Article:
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Lesson 3.1 Causes of Depression- Environmental Factors (Part 1: Life Events)

March 5, 2018

For people in Beijing, have you noticed that your mood changes depending on AQI (Air Quality Index)? Yes, environment has a big influence on our mood, and when it’s getting too much, we say: the pollution in Beijing really makes me depressed! So what else makes us depressed? Let’s begin today’s lesson by looking at the most common causes from the angle of environment.

 

The causes of depression are probably the most difficult one to explain. There are so many factors involved: genes, biology, and psychology (which we have it in a separate lesson.)

 

Not to try to complicate things, today we are adding one more fact: environment. Oh yes, this one more factor of environment alone is like an ocean. So many fish is in here, but we are going to pick out only the biggest and most obvious ones for you folks.

We are dividing the environment factors into the following categories, which we will go into details one in each lesson:

  • Life events

  • Early losses and trauma, medical problem

In today’s class, we are going to take at the various life events that can lead to depression.

 

Life Events

Some of our life events are adverse that can increase our chance for depression. We list here the most common factors cross culture, nations, and race in this chart. These are all major life events that can cause a great deal of stress in a short period of life. In some situations, this environment can be more long lasting than one likes it to, and that’s chronic adverse life situations.

(This list is not exhaustive)

 

Now, sometimes we might have more than just one stressor at one time. That’d increase our chances for depression. One stressor weighs down like dozens when even just one more is added on life. Once these stressors are removed, one would start to feel better. However, it takes great deal of energy, patience and time to remove that especially when you are recovering from a major relationship breakup, or trapped in a bad job.

It’s also important to know that, just having stressors do not cause you depression. Your own threshold for depression holds the bar. This is where other factors are important: genes, psychological factors (https://candlex.org/2016/07/01/depression-essentials-series-lesson-3-symptoms-of-depression/). When we talk about personal resilience, we mean our resilience to life adverse.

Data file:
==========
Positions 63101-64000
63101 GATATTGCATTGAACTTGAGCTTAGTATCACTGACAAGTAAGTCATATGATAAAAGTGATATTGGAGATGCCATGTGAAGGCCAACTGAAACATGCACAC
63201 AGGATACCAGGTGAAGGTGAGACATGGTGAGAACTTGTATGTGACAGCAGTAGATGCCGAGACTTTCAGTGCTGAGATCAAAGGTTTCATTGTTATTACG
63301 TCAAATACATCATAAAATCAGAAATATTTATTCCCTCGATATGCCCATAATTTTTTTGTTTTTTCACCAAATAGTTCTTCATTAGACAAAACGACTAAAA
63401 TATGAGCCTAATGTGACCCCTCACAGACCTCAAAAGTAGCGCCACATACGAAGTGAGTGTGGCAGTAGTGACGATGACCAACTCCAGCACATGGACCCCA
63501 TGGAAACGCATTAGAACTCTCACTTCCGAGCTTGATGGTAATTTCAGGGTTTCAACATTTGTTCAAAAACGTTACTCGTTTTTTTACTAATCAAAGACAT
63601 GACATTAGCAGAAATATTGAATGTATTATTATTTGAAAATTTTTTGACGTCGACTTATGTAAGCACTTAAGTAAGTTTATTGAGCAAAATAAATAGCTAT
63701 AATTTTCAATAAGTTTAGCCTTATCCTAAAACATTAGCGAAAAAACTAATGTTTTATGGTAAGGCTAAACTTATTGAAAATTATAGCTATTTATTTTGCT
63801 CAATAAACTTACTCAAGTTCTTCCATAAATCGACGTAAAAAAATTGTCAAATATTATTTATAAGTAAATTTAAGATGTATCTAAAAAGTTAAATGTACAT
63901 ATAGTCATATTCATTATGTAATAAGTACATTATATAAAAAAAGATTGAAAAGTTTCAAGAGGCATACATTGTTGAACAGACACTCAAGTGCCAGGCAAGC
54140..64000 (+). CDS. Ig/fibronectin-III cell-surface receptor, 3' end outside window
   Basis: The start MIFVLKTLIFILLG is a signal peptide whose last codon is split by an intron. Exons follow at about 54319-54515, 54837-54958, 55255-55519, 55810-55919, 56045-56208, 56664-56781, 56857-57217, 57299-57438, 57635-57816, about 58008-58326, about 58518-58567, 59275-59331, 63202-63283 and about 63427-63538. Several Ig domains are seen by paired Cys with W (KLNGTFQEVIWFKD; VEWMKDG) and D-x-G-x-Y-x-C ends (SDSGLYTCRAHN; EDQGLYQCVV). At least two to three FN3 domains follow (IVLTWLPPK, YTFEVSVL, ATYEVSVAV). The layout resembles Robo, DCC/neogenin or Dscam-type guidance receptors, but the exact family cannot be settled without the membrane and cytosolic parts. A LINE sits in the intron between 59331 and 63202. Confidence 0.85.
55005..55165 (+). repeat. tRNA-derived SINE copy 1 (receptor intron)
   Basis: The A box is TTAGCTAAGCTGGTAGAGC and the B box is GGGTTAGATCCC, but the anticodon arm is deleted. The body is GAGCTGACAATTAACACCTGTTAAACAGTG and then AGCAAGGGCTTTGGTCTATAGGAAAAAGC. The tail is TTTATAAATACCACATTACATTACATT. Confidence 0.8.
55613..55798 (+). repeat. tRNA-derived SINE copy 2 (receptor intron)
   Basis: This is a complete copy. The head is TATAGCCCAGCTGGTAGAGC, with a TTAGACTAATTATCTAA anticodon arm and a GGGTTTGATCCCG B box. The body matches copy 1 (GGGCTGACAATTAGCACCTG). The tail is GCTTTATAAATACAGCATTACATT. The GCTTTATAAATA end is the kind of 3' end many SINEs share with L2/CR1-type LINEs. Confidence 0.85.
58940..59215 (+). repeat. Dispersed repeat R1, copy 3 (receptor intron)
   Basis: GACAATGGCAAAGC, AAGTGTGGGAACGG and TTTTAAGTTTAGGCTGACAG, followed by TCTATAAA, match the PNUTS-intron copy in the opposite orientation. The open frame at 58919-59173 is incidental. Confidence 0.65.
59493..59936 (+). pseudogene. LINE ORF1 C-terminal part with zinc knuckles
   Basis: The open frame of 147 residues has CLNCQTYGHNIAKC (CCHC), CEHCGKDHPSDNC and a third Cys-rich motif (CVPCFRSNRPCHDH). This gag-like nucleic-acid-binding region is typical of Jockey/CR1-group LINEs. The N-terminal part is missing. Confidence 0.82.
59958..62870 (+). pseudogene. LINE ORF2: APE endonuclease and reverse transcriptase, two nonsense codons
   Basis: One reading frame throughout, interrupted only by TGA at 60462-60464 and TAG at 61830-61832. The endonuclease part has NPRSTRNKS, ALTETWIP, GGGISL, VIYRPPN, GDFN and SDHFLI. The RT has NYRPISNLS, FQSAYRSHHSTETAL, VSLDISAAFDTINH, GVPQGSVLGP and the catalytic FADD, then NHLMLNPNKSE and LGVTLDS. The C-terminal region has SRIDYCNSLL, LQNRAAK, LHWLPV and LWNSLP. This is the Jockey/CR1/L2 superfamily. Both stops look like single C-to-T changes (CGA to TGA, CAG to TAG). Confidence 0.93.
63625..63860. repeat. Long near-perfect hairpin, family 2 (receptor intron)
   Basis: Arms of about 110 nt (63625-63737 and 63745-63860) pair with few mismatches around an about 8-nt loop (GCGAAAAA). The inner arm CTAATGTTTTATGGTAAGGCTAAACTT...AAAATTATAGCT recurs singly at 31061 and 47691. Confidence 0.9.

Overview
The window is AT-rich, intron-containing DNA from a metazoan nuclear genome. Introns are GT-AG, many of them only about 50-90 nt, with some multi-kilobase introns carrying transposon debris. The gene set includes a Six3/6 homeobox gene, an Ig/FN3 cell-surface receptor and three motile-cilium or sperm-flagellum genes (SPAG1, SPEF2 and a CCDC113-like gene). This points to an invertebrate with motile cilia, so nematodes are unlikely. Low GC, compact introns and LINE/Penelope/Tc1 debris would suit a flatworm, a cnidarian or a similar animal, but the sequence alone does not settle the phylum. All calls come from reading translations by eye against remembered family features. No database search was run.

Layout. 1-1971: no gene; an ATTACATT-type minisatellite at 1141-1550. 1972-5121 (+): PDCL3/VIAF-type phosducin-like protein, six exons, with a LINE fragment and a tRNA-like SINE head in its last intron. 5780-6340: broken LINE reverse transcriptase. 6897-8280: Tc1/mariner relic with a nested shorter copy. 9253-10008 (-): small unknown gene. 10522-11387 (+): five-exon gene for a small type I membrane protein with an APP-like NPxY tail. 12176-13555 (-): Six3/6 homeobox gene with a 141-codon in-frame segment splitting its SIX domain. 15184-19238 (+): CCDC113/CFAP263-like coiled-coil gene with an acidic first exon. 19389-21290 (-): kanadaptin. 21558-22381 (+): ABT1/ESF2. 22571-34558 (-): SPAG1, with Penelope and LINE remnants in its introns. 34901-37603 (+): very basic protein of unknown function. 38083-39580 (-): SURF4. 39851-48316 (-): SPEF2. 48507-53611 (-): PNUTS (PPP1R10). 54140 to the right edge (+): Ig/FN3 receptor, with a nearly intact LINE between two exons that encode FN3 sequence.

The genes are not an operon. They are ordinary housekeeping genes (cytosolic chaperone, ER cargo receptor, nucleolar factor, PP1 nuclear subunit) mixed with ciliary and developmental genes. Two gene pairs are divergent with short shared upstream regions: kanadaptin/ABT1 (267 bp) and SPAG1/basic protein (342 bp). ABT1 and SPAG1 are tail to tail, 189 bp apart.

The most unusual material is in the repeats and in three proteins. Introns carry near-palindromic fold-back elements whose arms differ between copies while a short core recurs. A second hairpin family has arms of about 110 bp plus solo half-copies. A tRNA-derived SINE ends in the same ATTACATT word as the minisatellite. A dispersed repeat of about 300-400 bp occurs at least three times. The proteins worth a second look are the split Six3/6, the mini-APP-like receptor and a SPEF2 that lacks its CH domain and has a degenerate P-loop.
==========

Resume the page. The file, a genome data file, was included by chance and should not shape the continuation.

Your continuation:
(it’s okay. We put it here just so you know how difficult it is to peel off the depression factors as they are so intertwined. The chart only shows the relationship between two variables: gene and adverse events. Don’t forget we are not looking at psychological factors, air pollutions, and biological factors here yet. So the treatment is complicated and healing takes time too.)

 

So really don’t place too much blame on yourself or label you as weak. Some people got the long genes; while some of us got the short ones. Yes, you can partly blame it on your ancestors temporarily and partially. Self-blame is the enemy for self-healing.

 

Now you know the importance of life style, or life choices. These are often situations that you get into little by little, and sometimes without even realizing it. How do we make sure that we are on the right track? Self-awareness is the foundation for all other building blocks. Realize your strength and weakness and fully accept yourself, cultivate love and kindness in our life value that underpins all key pillars that hold up your life, and setting boundaries in your social and professional life can all help. We are all different, but these things have proven to be effective in building up a healthy life.

In our next class, we will explore how trauma and childhood loss can be related to depression.

 

(This article is edited based on Harvard Medical School Mental Health article:what causes depression? http://www.health.harvard.edu/mind-and-mood/what-causes-depression )

 

 

 

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